There’s a cool about Bowie State’s redshirt freshman quarterback Amir Hall, who waited patiently on the sidelines last season as his team played to within a game of the CIAA Championship.

Redshirt freshman quarterback Amir Hall is the CIAA’s top passer as the conference race starts. (Courtesy Photo – Bowie State/Lawrence Johnson)

Hall now calmly leads the high-octane Bulldogs offense that is on a record setting pace as they enter the heart of their conference schedule.

“He’s like J.J. from ‘Good Times,’” said Bowie State offensive coordinator Moses Ware. “He’s a calm leader who is becoming a better leader day to day.”

Bowie State’s offense is dynamite with the former Riverdale Baptist prospect at its helm.  The Bulldogs lead the CIAA with an average of 532 yards per game of total offense. Hall leads the conference in passing and is third in the nation with an average of 364.5 passing yards per contest heading into the second month of the season.

He is benefitting from the tested policy of grooming first-year student-athletes by keeping them on the sidelines. Bowie State has built depth through its entire roster by redshirting freshman players—especially quarterbacks. That practice helped Hall assume the reins of a championship contender without missing a beat.

“We felt we had two quarterbacks we could win a championship with when we started camp,” said head coach Damon Wilson.  “Through injury he earned the starting role and when you’ve got veteran leaders around you it takes some of the pressure off.”

Hall is fortunate that many of the key players that made the run to the 2015 CIAA North division championship are still in place. As he matures into the leader and personality of the team, his upper class offensive line is playing at an extremely high level. Their protection gives him a chance to spread the ball around to a group of talented explosive weapons.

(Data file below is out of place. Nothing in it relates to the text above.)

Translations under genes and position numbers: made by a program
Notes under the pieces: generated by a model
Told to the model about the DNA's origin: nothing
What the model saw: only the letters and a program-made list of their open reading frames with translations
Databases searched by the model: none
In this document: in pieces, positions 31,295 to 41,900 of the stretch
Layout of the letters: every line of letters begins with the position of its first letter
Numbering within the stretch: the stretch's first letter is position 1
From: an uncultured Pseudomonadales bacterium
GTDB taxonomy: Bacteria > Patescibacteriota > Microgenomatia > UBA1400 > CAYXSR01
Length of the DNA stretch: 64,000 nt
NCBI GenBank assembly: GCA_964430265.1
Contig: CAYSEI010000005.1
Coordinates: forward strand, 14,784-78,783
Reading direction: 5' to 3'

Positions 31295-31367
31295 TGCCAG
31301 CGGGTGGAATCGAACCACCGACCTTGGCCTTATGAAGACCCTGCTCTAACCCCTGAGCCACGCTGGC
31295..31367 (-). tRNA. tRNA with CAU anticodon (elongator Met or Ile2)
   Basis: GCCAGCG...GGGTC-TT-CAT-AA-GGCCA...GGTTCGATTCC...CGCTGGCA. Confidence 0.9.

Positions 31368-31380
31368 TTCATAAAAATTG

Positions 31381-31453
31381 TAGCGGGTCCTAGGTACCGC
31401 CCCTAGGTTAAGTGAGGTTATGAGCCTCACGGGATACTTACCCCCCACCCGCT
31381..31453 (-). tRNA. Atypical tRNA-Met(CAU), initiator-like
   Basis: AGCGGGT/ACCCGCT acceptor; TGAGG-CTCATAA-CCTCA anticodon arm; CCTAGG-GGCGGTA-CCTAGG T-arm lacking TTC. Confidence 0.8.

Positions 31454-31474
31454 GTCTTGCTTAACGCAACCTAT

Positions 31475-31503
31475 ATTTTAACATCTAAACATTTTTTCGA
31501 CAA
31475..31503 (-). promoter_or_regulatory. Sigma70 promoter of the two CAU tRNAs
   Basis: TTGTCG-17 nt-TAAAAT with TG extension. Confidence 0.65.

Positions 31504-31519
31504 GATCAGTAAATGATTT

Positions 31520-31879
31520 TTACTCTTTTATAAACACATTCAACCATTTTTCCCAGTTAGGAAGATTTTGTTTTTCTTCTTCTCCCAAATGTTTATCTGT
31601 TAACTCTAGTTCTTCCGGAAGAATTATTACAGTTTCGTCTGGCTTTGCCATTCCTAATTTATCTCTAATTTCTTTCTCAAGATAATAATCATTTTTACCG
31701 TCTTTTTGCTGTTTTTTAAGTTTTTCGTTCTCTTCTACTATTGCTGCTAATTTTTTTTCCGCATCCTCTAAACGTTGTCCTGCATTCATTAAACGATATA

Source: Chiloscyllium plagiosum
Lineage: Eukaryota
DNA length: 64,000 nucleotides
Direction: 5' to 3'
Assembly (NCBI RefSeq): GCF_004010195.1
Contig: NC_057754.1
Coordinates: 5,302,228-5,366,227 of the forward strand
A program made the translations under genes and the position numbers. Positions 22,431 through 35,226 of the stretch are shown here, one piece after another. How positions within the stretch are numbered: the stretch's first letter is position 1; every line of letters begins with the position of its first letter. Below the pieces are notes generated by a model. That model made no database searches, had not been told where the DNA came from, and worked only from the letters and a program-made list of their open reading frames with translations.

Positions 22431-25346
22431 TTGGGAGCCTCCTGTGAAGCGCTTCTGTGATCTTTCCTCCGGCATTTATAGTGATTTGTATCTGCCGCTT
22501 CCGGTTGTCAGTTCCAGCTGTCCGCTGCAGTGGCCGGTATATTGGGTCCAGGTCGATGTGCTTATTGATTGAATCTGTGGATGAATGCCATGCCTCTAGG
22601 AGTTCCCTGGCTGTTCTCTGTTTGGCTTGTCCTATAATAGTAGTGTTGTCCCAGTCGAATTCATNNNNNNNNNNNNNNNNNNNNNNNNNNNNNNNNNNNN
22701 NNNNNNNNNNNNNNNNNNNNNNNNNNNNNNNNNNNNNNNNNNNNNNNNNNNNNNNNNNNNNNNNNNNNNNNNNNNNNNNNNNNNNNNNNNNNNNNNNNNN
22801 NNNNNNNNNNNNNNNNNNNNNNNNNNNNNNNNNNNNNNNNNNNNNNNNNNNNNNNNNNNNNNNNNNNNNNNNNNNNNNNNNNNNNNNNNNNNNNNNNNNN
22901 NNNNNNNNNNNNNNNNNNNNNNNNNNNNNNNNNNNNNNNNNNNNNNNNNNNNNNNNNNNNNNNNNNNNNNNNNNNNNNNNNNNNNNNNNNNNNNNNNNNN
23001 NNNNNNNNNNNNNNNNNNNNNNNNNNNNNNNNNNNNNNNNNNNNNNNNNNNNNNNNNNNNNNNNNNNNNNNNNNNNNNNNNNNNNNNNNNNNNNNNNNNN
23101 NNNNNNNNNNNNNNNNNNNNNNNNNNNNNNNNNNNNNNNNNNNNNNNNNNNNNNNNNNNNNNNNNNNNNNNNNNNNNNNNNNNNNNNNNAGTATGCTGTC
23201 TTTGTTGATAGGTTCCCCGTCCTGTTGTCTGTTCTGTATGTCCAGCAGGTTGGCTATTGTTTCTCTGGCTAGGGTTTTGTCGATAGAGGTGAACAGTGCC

“He’s still a work in progress,” Wilson said.  “Our offensive line is a veteran group who has put the time in and they are who we take our marching orders from.  They are doing a great job of protecting him so he can spread the ball around.”

His early success has not caught the Bulldogs staff by surprise.  From watching the team on the sideline last year, and through spring and preseason camp, Hall has grasped the nuances of playing quarterback at the college level. Wilson and Ware said they have watched Hall’s decision-making and discipline in the pocket improve as he masters their entire offensive package.

In addition to the maturity of his offensive line, Hall’s primary target has been wide receiver Nyme Manns. Manns, a redshirt senior, is a Division II all-America and Black College Hall of Fame Player of the Year candidate who leads the CIAA with an average of 120 yards per game. They’ve already connected for 28 receptions and 482 yards with four touchdowns, which ranks 11th nationally despite Mans catching only two passes in last week’s win over Shaw.

“He’s like a big Megatron out there,” Hall said, referring to recently-retired Detroit Lions receiver Calvin Johnson. “He just goes up a makes all the tough catches.”

Hall may prove to be a transcendent, program-changing talent by the end of his career. He was not highly recruited while in high school despite playing for winning teams during his junior and senior years at Riverdale Baptist in Largo, Md. At 6 feet, 4 inches and 190 pounds with tremendous arm strength—and having met NCAA academic qualifying standards—he had Division I measurables that normally make recruiters salivate. However, they missed on this one, to the benefit of the Bulldogs.

“When I saw the video I couldn’t believe this kid was still available,” said Ware.  “Some coaches rely on magazines and scouting services to recruit their players. The experts missed on this one.”